About once a decade, David Fox shakes things up, he said in this week’s Drinks With The Deal podcast. In 2009, Fox moved from Skadden, Arps, Slate, Meagher & Flom LLP to Kirkland & Ellis LLP, where he developed a leading M&A practice. This year, after stepping down from the executive committee at Kirkland, Fox is thinking about what he might do next, from teaching to serving on boards to building his art collection.
Fox was born in New York, but his family moved to Israel when he was nine years old. After graduating from the Hebrew University of Jerusalem School of Law in 1982, Fox wanted to practice in New York. He sent letters to 25 firms, got interviews with Skadden and Wachtell, Lipton, Rosen & Katz and took an offer with the former because it came on the same day as the interview — an important early lesson in hiring for Fox, who would go on to do a lot of it at Kirkland.
Fox moved to Kirkland because, he says, he was “restless and wanted a challenge. I didn’t want to do what I had been doing for the last 25 years.” Fox made the move with Daniel Wolf, who’s gone on to become a preeminent M&A lawyer in his own right, and built the practice at Kirkland in part by hiring laterally from other firms. “Being very up-front about being interested in someone is a very powerful message,” Fox says. “The tough decision is the [one faced by the] person being hired. It’s a very challenging process. So you have to be very sensitive to that.”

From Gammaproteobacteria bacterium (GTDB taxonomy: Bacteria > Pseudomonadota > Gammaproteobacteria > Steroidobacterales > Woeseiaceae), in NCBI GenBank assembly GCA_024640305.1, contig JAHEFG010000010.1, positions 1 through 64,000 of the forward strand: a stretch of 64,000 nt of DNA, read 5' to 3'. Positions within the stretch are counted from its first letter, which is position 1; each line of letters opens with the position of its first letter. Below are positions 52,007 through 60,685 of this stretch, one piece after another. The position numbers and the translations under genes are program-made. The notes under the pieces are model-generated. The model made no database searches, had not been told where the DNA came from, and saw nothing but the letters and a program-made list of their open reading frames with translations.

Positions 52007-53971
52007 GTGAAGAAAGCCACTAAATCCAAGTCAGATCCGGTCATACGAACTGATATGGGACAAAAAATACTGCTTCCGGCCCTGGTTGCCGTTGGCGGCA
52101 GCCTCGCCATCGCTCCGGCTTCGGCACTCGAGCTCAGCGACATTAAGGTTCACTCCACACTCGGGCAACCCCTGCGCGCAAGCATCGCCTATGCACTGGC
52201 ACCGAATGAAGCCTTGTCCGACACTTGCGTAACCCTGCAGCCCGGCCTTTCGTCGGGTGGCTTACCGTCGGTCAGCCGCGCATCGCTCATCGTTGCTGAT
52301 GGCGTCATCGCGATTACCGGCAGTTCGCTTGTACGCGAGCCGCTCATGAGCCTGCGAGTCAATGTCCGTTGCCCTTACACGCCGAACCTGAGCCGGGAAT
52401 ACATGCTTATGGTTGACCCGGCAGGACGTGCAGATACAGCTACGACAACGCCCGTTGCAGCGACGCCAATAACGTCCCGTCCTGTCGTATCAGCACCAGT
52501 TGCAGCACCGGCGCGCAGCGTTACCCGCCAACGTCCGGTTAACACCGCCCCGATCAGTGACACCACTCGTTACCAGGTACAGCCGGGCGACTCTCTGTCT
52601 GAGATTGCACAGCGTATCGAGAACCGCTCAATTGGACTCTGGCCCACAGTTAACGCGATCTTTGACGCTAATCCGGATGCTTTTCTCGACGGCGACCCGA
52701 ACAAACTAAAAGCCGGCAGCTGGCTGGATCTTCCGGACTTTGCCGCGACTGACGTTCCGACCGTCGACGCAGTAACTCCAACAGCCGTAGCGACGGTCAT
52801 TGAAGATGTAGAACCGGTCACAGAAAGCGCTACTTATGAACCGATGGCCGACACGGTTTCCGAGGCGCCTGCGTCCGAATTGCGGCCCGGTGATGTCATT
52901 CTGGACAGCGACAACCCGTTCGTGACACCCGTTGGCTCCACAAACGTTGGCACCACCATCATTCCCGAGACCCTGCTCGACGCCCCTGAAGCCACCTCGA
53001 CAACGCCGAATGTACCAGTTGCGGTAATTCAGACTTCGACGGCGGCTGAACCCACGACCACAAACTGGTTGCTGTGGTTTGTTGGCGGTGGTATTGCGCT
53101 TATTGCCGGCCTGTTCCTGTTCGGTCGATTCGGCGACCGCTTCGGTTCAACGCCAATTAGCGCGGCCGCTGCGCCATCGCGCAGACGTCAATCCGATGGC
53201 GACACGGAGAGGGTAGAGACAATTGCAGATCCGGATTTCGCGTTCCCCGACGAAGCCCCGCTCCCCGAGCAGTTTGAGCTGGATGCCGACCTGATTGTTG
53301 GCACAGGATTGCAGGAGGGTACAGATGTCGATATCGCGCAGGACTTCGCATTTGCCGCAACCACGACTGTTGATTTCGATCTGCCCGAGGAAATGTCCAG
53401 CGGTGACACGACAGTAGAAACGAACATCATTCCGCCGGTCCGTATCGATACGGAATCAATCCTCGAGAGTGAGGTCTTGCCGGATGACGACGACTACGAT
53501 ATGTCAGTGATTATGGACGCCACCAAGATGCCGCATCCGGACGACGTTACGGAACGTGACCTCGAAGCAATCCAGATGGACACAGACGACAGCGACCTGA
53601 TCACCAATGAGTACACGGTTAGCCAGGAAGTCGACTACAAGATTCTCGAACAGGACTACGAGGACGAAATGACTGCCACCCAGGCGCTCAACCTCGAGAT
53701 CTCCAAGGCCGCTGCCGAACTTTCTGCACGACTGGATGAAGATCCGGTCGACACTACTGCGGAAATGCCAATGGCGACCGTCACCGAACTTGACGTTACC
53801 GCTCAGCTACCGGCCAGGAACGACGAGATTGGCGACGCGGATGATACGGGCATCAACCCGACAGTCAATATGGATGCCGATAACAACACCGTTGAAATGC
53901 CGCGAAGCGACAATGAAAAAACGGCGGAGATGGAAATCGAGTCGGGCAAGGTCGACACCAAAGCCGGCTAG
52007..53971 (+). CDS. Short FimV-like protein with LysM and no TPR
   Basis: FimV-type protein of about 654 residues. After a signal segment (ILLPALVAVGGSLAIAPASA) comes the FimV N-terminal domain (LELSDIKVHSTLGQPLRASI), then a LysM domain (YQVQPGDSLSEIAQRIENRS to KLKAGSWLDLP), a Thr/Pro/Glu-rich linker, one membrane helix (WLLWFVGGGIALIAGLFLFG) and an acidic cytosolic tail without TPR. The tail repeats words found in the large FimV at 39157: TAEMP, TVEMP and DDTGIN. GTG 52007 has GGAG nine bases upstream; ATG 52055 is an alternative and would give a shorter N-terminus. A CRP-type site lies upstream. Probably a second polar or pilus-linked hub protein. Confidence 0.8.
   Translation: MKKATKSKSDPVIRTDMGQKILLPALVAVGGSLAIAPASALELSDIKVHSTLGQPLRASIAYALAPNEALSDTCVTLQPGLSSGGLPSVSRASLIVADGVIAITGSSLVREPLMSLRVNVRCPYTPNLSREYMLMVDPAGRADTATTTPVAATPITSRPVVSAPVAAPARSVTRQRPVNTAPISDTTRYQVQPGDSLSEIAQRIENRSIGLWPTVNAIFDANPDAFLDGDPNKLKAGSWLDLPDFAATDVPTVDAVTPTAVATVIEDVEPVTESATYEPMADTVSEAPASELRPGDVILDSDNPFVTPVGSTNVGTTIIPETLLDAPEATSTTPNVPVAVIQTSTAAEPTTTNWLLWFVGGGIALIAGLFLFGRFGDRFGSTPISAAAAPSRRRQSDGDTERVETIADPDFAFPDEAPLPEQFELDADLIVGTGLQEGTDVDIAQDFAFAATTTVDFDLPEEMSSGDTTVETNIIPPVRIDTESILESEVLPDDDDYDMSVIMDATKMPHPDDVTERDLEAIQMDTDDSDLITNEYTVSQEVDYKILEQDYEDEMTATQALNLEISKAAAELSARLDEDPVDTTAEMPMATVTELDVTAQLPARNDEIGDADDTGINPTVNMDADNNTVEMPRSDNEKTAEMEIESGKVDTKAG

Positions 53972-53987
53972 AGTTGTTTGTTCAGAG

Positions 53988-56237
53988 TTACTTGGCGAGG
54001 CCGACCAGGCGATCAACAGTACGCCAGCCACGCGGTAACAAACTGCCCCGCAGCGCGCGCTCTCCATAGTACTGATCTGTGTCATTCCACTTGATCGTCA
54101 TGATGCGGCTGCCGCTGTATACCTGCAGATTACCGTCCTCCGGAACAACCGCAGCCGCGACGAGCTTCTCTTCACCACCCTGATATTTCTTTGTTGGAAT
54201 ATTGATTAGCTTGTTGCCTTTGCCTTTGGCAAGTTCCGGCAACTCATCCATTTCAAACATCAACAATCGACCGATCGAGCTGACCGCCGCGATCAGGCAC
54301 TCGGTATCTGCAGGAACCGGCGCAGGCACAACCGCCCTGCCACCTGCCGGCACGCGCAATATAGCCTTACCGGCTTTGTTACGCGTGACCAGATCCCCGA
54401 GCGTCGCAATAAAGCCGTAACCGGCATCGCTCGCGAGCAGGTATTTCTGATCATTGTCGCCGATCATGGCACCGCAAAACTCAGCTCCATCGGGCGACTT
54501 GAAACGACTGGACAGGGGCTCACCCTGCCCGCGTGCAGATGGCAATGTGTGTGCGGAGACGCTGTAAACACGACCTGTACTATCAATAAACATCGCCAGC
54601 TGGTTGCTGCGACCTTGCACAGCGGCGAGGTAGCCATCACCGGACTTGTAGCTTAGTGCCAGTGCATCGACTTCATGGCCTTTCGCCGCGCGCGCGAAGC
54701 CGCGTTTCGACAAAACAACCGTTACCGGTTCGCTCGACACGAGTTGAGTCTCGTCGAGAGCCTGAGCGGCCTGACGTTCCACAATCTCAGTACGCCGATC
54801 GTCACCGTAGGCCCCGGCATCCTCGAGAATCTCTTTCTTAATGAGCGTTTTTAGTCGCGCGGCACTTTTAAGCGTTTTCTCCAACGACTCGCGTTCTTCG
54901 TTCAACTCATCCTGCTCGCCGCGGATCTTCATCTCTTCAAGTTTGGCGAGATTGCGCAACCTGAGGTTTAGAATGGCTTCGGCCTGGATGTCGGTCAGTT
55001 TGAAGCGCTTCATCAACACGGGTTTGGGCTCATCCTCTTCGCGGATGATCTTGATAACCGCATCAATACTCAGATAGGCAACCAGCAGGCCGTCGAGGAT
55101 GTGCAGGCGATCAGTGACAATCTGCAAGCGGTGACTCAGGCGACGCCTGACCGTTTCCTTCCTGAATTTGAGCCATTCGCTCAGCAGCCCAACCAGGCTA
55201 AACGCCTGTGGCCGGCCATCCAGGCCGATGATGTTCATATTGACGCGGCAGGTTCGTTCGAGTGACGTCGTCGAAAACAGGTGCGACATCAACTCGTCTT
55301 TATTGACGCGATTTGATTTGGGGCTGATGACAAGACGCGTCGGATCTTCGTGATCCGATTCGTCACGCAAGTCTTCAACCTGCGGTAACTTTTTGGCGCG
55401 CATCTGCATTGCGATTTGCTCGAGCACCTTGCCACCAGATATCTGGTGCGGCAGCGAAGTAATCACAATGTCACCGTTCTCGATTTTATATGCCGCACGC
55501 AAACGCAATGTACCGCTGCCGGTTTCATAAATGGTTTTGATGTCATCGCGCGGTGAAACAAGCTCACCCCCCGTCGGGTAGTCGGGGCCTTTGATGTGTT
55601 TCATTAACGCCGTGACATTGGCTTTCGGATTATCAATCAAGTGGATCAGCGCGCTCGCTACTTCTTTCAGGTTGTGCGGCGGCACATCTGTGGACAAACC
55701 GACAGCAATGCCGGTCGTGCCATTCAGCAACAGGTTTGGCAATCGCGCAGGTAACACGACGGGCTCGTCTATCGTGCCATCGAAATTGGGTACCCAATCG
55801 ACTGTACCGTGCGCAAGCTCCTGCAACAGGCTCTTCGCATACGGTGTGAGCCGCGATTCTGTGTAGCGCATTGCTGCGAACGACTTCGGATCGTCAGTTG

Fox was very close to Joseph Flom, who built Skadden into an M&A power, and says that he tried to emulate Flom’s ability to give younger lawyers the freedom to build strong client relationships. “He would introduce me to potential clients and leave it up to me,” Fox says of Flom.
This year, Fox has started to step back from day-to-day practice in an effort to find new challenges, including serving on boards and teaching at his alma mater in Jerusalem. He’s also enjoying the art collection that he and his wife started when they were building a house with the help of consultant Rob Teeters. Fox particularly likes work by abstract artists Lucy Dodd and Charline Von Heyl as favorites along with the Swiss Nicholas Party.